Hello! I was extremely bored and stumbled accross this website: Hackerrank
It's a website that contains lots of programming challenges of various types.
I signed up and looked at some of the challenges, lots of them are quite over my head since I'm not that skilled or any expert by any means so I thought I would try some of these challenges.

I stumbled across one called "FizzBuzz", the details are here: Click Here

So I program in D myself so I wrote my attempt in D but any feedback in C/C++ is also helpful because I know those as well.

So essentially the goal is to write the described goal in the shortest amount of characters possible which I attempted doing here:

import std.stdio;alias writeln w;void main(){int i;for(i=1;i<=100;i++){if(i%3==0&&i%5!=0)w("Fizz");if(i%3!=0&&i%5==0)w("Buzz");if(i%3==0&&i%5==0)w("FizzBuzz");if(i%3!=0&&i%5!=0)w(i);}}

I'm thinking you can't get it much shorter than this, I managed 184 characters and the site gave me a score of 0.08.
I peeked at the leader boards before I submitted only to see there are highscores of 15.20 which must be an extremely short program! Most of these people are writing in C/C++, I'm just curious if anyone has this mystical knowlege of minimizing the length of programs? This really surprises me a lot, I've never tried anything like this so any information would be appreciated, thanks everyone!

For a start, some compilers allow a declaration of a variable inside a for loop, eg for(int i=0;.... Also, you can cut out comparisons with 0 like if(i%3==0&&i%5!=0). If i%3 is 0, then it is effectively a boolean with value FALSE, otherwise it's a boolean TRUE. Also, you don't need three conditions, just two:

  • i%3 == 0 then printf("Fizz")
  • i%5 == 0 then printf"Buzz"
  • else printf("%d",i)
  • printf("\n")

This way you can cut the size down a wee bit

Edited 3 Years Ago by Assembly Guy

EDIT: Deleted because of buggy untested code

Edited 3 Years Ago by Assembly Guy: Deleted post's content because of buggy untested code

Great so with that brilliant advice I'm now down to 134 characters!

import std.stdio;alias write w;void main(){for(int i=1;i<=100;i++){if(i%3==0)w("Fizz");if(i%5==0)w("Buzz");if(i%3&&i%5)w(i);w("\n");}}

I don't really see anything else though...

Does D allow the use of int main(). That'd save one byte...

Instead of repeating sequences like ); and i%, see if making an alias for those could help. Also use <101 instead of <=100. Also, you've started to apply my thinking on the boolean logic, but you've not fully applied it, I can still see some comparisons with 0 in your code.

Edited 3 Years Ago by Assembly Guy

"Does D allow the use of int main()" Yes it does but the return declaration would be necessary and that would be more wasted space.

Would it simply not compile at all, or would there be a warning? While it's strictly 'illegal', a C compiler will sit there and frown at you for a bit, but end up compiling fine.

In that case, just go for other things I mentioned, such as if(!i%3) instead of if(i%3==0), as well as i<101 instead of i<=100. While its only a byte here or there, it'll soon add up...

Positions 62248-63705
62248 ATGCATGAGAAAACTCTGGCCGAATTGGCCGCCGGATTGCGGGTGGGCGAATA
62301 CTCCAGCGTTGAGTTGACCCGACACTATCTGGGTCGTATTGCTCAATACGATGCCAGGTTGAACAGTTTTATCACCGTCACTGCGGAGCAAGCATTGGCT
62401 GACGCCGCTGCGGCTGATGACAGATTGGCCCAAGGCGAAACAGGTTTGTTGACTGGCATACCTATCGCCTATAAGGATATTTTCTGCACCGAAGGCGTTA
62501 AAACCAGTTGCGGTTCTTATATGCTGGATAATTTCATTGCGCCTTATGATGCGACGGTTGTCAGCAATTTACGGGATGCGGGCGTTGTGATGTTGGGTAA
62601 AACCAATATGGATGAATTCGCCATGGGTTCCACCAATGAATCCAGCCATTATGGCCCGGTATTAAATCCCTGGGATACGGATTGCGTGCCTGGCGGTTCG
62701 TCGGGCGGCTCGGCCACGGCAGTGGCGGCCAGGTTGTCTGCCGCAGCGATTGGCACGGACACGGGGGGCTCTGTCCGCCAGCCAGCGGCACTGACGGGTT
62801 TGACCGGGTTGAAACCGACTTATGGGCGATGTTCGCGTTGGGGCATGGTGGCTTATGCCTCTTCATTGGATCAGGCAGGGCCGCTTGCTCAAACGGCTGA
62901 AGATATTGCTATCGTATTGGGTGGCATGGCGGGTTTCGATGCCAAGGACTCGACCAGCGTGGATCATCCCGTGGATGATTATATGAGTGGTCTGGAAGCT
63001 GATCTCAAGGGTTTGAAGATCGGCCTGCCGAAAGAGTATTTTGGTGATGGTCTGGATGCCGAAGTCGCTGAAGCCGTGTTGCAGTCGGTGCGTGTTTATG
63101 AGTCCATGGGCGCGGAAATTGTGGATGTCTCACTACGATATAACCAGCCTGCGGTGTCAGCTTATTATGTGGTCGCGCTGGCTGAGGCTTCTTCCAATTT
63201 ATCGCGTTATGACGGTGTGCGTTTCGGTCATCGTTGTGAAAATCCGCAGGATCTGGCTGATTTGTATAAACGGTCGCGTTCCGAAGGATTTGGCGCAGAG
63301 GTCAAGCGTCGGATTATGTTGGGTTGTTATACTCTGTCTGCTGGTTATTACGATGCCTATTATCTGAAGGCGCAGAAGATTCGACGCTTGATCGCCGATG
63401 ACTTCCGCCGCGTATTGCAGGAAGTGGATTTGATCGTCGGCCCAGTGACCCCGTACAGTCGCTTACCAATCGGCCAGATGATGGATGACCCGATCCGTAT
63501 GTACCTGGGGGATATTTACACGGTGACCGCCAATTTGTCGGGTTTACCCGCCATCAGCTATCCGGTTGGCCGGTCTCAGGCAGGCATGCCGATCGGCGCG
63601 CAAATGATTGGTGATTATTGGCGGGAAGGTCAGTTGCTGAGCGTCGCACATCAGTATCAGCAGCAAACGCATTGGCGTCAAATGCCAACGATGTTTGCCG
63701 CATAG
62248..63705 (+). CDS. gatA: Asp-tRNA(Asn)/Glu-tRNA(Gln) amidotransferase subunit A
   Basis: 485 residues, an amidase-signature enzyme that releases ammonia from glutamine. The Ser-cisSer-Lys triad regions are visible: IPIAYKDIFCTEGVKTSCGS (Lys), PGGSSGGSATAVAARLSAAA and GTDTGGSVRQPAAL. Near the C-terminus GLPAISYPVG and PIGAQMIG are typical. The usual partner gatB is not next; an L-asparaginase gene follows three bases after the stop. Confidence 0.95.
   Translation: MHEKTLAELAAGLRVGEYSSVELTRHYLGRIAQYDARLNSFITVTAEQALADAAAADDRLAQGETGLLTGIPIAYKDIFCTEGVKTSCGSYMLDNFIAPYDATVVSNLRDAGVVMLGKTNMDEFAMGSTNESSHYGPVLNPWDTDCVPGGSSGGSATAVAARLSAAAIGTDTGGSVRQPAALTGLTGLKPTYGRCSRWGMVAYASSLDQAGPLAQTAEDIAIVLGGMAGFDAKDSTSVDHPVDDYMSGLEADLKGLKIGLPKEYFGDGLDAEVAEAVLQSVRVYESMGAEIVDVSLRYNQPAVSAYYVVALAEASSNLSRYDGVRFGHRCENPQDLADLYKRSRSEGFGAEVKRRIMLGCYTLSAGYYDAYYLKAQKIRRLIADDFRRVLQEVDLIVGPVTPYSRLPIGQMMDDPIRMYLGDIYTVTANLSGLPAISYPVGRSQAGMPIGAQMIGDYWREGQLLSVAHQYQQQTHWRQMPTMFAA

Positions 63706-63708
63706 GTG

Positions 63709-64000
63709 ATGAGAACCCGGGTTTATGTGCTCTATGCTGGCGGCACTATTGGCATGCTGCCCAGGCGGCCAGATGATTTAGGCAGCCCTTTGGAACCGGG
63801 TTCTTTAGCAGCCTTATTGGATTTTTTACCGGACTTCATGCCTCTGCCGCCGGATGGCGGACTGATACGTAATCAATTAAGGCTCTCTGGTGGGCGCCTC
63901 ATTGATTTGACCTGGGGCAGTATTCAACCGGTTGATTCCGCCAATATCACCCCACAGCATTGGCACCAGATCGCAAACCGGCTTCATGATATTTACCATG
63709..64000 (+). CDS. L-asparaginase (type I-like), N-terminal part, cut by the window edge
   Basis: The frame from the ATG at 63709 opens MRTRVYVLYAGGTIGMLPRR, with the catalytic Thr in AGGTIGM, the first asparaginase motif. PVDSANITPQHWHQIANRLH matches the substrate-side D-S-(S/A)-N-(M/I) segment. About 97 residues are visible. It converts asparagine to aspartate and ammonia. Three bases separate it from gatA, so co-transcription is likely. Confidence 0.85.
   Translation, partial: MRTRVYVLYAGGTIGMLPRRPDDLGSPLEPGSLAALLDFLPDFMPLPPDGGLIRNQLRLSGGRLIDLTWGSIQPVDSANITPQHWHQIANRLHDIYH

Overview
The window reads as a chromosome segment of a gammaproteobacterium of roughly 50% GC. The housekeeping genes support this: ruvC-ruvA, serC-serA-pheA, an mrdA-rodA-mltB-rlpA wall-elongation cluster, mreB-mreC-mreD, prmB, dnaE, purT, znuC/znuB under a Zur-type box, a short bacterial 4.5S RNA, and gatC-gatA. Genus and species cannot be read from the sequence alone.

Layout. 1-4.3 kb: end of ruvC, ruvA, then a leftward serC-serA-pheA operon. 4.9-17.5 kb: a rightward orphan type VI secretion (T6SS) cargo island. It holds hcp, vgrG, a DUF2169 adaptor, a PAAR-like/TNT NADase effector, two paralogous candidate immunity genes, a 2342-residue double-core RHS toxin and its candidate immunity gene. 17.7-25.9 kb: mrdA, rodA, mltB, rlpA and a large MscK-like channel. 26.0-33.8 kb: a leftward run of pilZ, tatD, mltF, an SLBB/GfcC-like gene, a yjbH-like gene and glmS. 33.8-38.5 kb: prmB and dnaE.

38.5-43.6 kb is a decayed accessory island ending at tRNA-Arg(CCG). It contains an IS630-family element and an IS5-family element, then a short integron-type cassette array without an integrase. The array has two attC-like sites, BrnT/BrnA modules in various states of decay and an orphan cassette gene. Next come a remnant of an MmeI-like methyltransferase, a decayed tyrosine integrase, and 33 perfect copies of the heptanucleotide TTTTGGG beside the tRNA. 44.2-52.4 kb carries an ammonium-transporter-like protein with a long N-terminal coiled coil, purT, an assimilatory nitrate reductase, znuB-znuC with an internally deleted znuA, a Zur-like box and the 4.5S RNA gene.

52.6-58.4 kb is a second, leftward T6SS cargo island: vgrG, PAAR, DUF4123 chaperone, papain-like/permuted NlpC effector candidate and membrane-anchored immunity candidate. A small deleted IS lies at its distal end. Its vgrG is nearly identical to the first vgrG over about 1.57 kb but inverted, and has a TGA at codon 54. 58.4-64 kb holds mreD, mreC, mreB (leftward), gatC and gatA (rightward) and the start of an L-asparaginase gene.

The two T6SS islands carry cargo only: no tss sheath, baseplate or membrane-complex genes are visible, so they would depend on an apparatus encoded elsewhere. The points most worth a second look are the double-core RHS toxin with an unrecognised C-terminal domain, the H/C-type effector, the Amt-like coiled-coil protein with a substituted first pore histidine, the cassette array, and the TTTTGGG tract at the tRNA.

Also, instead of repeating w(, could you alias w to equal write(? The same applies for ); - alias it for a letter you're not using, like q.

Edited 3 Years Ago by Assembly Guy

I guess I lied when I said it threw an error. It compiles fine but it doesn't work as expected, it doesn't return true ever. !i%3

I that a while after I wrote. It's performing the ! operation on i, then the modulo. It'd need brackets for example !(i%3). This puts it to the same length as i%3==0.

Oh! Good point! I never thought about that, especially tired at this time of night.

First, you should use i<101 instead of i<=100. Also, your for-loop could be like this for(int i=0;++i<101;). That's two characters saved. However, D allows for range-based for-loops too, so you could write foreach(i;1..101), that is 4 more characters saved.

Then, you can, in general, replace almost any sequence of if-statements with short-circuit logical OR or AND. For example, this code:

if(i%3==0) w("Fizz");

is equivalent to:

i%3||w("Fizz");

Then, you also forgot that you have the ternary ?: operator in your toolbox, you can use that to save the second comparison:

    i%3||w("Fizz");
    i%5?i%3&&w(i):w("Buzz");
    w("\n");

The final, indented version is this:

import std.stdio;
alias write w;
void main(){
  foreach(i;1..101){
    i%3||w("Fizz");
    i%5?i%3&&w(i):w("Buzz");
    w("\n");
  }
}

That takes the total down to 110 characters. And the score is 0.45.

Just for fun, I came up with this C90 version (C90, because C99 does not allow inferred-type main() function, in other words, a C90 compiler is required to tolerate this program, a C99 compiler will probably throw it out). And, it cannot be C++ because it relies on a tail-recursion on the main() function, which C++ does not allow, but C does.

C90:

#include<stdio.h>
#define w printf
main(i){
  i%3||w("Fizz");
  i%5?i%3&&w("%d",i):w("Buzz");
  w("\n");
  i<100&&main(i+1);
}

That's 110 characters, I don't know how it could possibly be much shorter. That gives me a score of 0.435.

Edited 3 Years Ago by mike_2000_17: some errors

The scores the preview/test mode gives are crap, I was being told I would get a 0.4-something, but upon submission, I got an 8.

Edited 3 Years Ago by Assembly Guy

Yeah, I think that the scores on the preview are normalized to 1. The maximum is 20 (with 0 characters), so, you take your number (e.g., 0.45) and multiply by 20 to get the real score (e.g., 9).

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